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      Open Source Software Projects of the caBIG™ In Vivo Imaging Workspace Software Special Interest Group

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          Abstract

          The Cancer Bioinformatics Grid (caBIG™) program was created by the National Cancer Institute to facilitate sharing of IT infrastructure, data, and applications among the National Cancer Institute-sponsored cancer research centers. The program was launched in February 2004 and now links more than 50 cancer centers. In April 2005, the In Vivo Imaging Workspace was added to promote the use of imaging in cancer clinical trials. At the inaugural meeting, four special interest groups (SIGs) were established. The Software SIG was charged with identifying projects that focus on open-source software for image visualization and analysis. To date, two projects have been defined by the Software SIG. The eXtensible Imaging Platform project has produced a rapid application development environment that researchers may use to create targeted workflows customized for specific research projects. The Algorithm Validation Tools project will provide a set of tools and data structures that will be used to capture measurement information and associated needed to allow a gold standard to be defined for the given database against which change analysis algorithms can be tested. Through these and future efforts, the caBIG™ In Vivo Imaging Workspace Software SIG endeavors to advance imaging informatics and provide new open-source software tools to advance cancer research.

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          Most cited references 10

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          New Guidelines to Evaluate the Response to Treatment in Solid Tumors

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            caGrid: design and implementation of the core architecture of the cancer biomedical informatics grid.

            The complexity of cancer is prompting researchers to find new ways to synthesize information from diverse data sources and to carry out coordinated research efforts that span multiple institutions. There is a need for standard applications, common data models, and software infrastructure to enable more efficient access to and sharing of distributed computational resources in cancer research. To address this need the National Cancer Institute (NCI) has initiated a national-scale effort, called the cancer Biomedical Informatics Grid (caBIGtrade mark), to develop a federation of interoperable research information systems. At the heart of the caBIG approach to federated interoperability effort is a Grid middleware infrastructure, called caGrid. In this paper we describe the caGrid framework and its current implementation, caGrid version 0.5. caGrid is a model-driven and service-oriented architecture that synthesizes and extends a number of technologies to provide a standardized framework for the advertising, discovery, and invocation of data and analytical resources. We expect caGrid to greatly facilitate the launch and ongoing management of coordinated cancer research studies involving multiple institutions, to provide the ability to manage and securely share information and analytic resources, and to spur a new generation of research applications that empower researchers to take a more integrative, trans-domain approach to data mining and analysis. The caGrid version 0.5 release can be downloaded from https://cabig.nci.nih.gov/workspaces/Architecture/caGrid/. The operational test bed Grid can be accessed through the client included in the release, or through the caGrid-browser web application http://cagrid-browser.nci.nih.gov.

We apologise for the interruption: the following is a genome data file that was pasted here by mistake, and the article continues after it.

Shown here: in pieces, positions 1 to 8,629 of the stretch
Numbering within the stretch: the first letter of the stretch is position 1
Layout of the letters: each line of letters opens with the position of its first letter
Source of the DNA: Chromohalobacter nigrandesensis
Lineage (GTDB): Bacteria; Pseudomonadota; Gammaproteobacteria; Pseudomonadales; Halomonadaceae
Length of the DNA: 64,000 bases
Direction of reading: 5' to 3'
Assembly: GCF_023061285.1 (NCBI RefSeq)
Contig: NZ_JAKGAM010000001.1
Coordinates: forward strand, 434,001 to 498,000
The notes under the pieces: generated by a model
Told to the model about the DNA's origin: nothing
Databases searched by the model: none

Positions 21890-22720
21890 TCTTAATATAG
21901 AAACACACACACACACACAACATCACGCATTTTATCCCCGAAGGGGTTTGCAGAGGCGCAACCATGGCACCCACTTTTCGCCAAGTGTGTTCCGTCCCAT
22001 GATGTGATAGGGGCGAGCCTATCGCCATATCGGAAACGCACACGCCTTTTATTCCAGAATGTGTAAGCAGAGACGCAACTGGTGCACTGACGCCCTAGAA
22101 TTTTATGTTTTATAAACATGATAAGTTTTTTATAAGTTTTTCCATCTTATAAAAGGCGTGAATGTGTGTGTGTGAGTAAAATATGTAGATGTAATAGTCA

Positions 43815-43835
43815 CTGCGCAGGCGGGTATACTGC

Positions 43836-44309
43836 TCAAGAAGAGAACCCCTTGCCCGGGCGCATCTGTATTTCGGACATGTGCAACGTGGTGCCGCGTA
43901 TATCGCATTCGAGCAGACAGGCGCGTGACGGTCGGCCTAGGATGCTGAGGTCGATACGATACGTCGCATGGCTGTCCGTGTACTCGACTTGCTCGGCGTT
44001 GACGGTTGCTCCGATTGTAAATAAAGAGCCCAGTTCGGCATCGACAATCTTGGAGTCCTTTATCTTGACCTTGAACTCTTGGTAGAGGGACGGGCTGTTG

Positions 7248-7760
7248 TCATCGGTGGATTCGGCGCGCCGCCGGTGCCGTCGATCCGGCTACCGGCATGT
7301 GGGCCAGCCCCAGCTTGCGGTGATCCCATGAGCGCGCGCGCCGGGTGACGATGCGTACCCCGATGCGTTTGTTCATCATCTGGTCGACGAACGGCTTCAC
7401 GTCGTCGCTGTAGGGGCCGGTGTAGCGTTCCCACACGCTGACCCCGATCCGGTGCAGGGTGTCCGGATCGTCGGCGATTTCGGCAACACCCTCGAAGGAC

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              Cyberinfrastructure: empowering a "third way" in biomedical research.

               K Buetow (2005)
              Biomedicine has experienced explosive growth, fueled in parts by the substantial increase of government support, continued development of the biotechnology industry, and the increasing adoption of molecular-based medicine. At its core, it is composed of fiercely independent, innovative, entrepreneurial individuals, organizations, and institutions. The field has developed unprecedented capacity to characterize biologic systems at their most fundamental levels with the use of tools and technologies almost unimaginable a generation ago. Biomedicine is at the precipice of unlocking the very essence of biologic life and enabling a new generation of medicine. Development and deployment of cyberinfrastructure may prove to be on the critical path to obtaining these goals.
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                Author and article information

                Contributors
                +1-314-7470331 , +1-314-3626971 , priorf@mir.wustl.edu
                Journal
                J Digit Imaging
                Journal of Digital Imaging
                Springer-Verlag (New York )
                0897-1889
                1618-727X
                11 September 2007
                11 September 2007
                November 2007
                : 20
                : Suppl 1
                : 94-100
                Affiliations
                [1 ]Electronic Radiology Laboratory, Mallinckrodt Institute of Radiology, Washington University School of Medicine, St. Louis, MO USA
                [2 ]Department of Radiology, Mayo Clinic, Rochester, MN USA
                Article
                9061
                10.1007/s10278-007-9061-4
                2039820
                17846835
                © Society for Imaging Informatics in Medicine 2007
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                © Society for Imaging Informatics in Medicine 2007

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